Workplace Sexual Harassment

Need for a Warning ?

 

The need for a warning typically in common law cases has often been seen as necessary to clarify exactly the level of conduct which is expected by the employer.

This could arise in many ways, but generally the main theme that emerges is that fairness requires some advance notice of the need to improve upon the questioned conduct where the conduct is culpable or non-culpable.

One example is where the apparent conduct has been permitted to exist when all parties would agree, that absent such acquiescence, it ought not to be tolerated or is contrary to some published policy document.

Hence, the standard of conduct exhibited by an employee or a group has fallen below the expected norm. It would be considered unfair for a company to hence precipitously assert the higher norm as grounds for termination.

This makes some degree of sense as it would be inherently unfair to take action based on the passively acquiesced lower level of performance. It is, in this sense, akin to an estoppel. The argument would proceed – well, you let me by your conduct believe that it was acceptable to relate sexually offensive jokes, or as the case may be. On these facts or similarly themed, the employer should issue a statement warning all concerned that the expected standard is indeed to be enforced.

Such a warning would not be required to be given to the senior manager who has been charged with the enforcement of the policy or the need to provide a safe work place.

Other examples may involve non-culpable performance issues where the employer should be required to let the employee know that his apparent inability to do the job may result in discipline or other sanctions.

In certain situations of culpable conduct, it is a universal truth that specific actions are wrong and require no warning. Theft is an obvious example. Even situations where others or senior management participate, such conduct requires no roadmap1.

Whether an employer is obliged to provide an employee with a clear and unequivocal warning and opportunity to improve depends on the circumstances and the quality of the misconduct: “the greater the wrong, the less likely it is that an employer will be required to first put the employee on notice that such misconduct is not acceptable to the employer”.2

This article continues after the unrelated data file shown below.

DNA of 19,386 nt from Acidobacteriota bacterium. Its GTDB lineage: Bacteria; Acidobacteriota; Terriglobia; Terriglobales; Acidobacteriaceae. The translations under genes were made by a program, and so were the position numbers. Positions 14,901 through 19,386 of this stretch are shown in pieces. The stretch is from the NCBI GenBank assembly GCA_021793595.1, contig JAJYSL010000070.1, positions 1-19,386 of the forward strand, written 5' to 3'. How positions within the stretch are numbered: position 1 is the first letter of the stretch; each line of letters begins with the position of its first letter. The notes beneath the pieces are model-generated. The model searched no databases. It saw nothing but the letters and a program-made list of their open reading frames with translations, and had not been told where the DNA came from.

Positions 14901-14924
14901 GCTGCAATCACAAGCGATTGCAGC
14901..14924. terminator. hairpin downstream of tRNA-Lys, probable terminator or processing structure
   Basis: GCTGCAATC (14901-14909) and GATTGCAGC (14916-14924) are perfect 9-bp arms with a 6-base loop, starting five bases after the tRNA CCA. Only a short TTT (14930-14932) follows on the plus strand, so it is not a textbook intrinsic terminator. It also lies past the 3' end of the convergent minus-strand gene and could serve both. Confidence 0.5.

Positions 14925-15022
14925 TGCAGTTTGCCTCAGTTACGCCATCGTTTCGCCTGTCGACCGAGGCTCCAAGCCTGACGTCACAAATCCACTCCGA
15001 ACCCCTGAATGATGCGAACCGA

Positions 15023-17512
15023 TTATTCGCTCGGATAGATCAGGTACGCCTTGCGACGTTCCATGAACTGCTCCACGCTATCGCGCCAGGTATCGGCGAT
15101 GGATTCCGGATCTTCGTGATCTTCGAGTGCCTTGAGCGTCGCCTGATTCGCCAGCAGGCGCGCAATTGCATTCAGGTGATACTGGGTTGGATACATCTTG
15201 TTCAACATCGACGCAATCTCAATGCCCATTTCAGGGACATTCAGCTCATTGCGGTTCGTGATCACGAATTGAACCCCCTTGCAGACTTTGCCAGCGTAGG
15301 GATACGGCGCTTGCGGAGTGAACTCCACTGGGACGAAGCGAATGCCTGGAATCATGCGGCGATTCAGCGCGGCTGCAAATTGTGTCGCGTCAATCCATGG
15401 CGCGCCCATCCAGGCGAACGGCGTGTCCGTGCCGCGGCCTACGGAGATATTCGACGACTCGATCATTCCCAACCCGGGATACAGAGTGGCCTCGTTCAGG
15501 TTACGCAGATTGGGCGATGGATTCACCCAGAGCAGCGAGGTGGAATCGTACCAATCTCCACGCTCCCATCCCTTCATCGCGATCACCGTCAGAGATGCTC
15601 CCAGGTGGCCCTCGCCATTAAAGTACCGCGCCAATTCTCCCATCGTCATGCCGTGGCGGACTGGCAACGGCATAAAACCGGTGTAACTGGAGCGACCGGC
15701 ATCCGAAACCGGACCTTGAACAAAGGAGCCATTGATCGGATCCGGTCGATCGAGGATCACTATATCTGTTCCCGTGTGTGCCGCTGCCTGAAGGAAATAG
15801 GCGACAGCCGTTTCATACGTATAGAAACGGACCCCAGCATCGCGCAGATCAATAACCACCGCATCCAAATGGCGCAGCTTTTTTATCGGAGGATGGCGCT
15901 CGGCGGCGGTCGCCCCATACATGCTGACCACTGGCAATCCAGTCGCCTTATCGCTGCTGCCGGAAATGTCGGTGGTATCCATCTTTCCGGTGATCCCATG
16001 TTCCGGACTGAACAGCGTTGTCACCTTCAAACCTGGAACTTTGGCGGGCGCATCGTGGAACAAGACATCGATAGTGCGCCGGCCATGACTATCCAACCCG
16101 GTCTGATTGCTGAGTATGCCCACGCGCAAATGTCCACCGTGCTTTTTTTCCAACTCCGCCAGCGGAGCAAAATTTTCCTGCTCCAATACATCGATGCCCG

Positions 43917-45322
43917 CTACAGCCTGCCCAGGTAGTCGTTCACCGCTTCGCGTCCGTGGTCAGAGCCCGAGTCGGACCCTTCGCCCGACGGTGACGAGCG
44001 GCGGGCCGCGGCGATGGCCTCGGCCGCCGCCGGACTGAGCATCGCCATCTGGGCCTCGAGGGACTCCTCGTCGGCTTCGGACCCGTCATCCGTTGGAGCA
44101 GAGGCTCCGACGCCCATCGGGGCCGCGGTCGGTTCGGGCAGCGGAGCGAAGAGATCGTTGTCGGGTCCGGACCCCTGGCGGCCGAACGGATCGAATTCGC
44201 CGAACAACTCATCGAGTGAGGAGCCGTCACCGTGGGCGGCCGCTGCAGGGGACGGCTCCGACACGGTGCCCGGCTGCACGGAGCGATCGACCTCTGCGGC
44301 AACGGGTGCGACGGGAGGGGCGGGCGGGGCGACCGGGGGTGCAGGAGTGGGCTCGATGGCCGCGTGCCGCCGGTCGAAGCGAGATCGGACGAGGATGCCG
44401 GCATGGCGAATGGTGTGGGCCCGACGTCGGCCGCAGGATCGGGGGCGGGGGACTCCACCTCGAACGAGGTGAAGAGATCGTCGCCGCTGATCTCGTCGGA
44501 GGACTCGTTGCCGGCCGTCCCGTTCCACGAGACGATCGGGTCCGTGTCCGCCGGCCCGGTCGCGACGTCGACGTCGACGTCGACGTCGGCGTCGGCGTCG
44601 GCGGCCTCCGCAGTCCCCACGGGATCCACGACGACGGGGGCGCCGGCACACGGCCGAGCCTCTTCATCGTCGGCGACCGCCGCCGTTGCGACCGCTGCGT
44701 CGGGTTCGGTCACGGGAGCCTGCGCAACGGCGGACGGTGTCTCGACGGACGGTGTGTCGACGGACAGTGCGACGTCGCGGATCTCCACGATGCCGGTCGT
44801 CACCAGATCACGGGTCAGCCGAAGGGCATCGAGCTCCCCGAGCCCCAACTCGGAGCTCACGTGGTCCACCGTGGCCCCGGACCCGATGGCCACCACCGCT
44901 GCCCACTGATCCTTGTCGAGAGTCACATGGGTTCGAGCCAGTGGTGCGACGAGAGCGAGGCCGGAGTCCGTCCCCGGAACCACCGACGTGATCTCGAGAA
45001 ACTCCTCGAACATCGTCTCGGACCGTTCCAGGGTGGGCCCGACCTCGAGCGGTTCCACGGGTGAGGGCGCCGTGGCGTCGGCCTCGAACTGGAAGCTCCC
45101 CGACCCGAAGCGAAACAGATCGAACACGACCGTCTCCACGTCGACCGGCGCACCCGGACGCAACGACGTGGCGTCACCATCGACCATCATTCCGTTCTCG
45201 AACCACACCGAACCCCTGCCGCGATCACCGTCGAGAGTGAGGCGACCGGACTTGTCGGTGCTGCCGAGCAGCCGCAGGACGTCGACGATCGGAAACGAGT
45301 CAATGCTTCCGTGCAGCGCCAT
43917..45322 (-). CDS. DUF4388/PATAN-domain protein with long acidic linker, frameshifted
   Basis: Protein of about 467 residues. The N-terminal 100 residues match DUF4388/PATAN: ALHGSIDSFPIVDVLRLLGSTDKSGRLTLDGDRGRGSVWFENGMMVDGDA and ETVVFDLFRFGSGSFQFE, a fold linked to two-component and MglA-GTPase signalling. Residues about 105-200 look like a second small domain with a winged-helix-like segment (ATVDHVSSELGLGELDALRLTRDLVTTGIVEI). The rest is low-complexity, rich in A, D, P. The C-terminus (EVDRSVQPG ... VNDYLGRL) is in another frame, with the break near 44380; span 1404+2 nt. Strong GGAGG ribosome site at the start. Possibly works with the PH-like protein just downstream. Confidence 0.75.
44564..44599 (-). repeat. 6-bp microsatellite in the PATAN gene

Where might sexual harassment fit within this dimension?

One might expect that level one harassment, such as sexual jokes, bantering, non-physical teasing may fit into the “this is apparently acceptable behaviour” context and require admonition with or without a policy in place where the policy is seemingly disregarded and it is not the manager who is accused of the wrongdoing or permitting the wrongdoing.3 4

The opposite end of the spectrum of unwanted touching, promises of employment gains in a trade for sexual favours and the like surely require no warning or policy document. It is a given, a universal truth, that such conduct is fundamentally wrong and termination will follow. A warning would serve no rational purpose.5

The mid-range cases remain doubtful. Given a modern context, one would expect a more severe attitude to promote a safe workplace and that the court would react harshly to such offenders and disregard the need for a warning.

Many cases have that where a warning was required, the policy document satisfied this requirement. 6 These cases did not have arguments raised that the policy document was not uniformly enforced.

The court in the 2013 decision of Clarke v Syncrude came to the same conclusion that not only a warning was not required, but also that one event could give rise to termination for cause. 7 The need for a warning appears redundant in the context of the present state given the mandatory implementation of a policy manual on such an issue. A warning, at best, would be intended to provide clarity of the expectations of conduct in the workplace. Surely, the policy manual does just that. In one case the manager’s attempts to endear himself to the employee were rebuffed, as a consequence of which he took certain retaliatory action. The trial judge found these factual conclusions put the case in the mid-range of the gravity spectrum of a sexual harassment defence and further found that these facts required a warning to the plaintiff, notwithstanding prior admonitions and a policy in place which spoke against such actions as forbidden. The manager had also attended a sexual harassment training course at company expense.

This reasoning seems stale-dated in a modern context.8 The dissent noted below appears forceful and logical.9

Often dissents which are powerful take on such an emphatic view in later years that proves the logic of the reasoning. Ironically, the authority often quoted as the test for just cause, as set out below, itself is a dissent:

If an employee has been guilty of serious misconduct, habitual neglect of duty, incompetence, or conduct incompatible with his duties, or prejudicial to the employer’s business, or if he has been guilty of wilful disobedience to the employer’s orders in a matter of substance, the law recognizes the employer’s right summarily to dismiss the delinquent employee.

These famous words of Schroeder J. A. in Port Arthur Shipbuilding did not then carry the day in the Court of Appeal. This is also reviewed here. 10

All this being said, the B.C. Court of Appeal concluded that a warning was the most appropriate conduct in the case of an employee found to have committed conduct of sexual harassment, yet at the lower end of the scale of gravity, in its September 2023 decision. 11

The actual facts showed that the plaintiff’s conduct consisted of a “brief light tap on Ms. Lee’s right shoulder, followed by a brief open hand pat to her upper back, and a subsequent light tap on Ms. Lee’s buttock”. It is hard to imagine why a warning that such conduct is not acceptable would be required.

Time will inevitably be the test.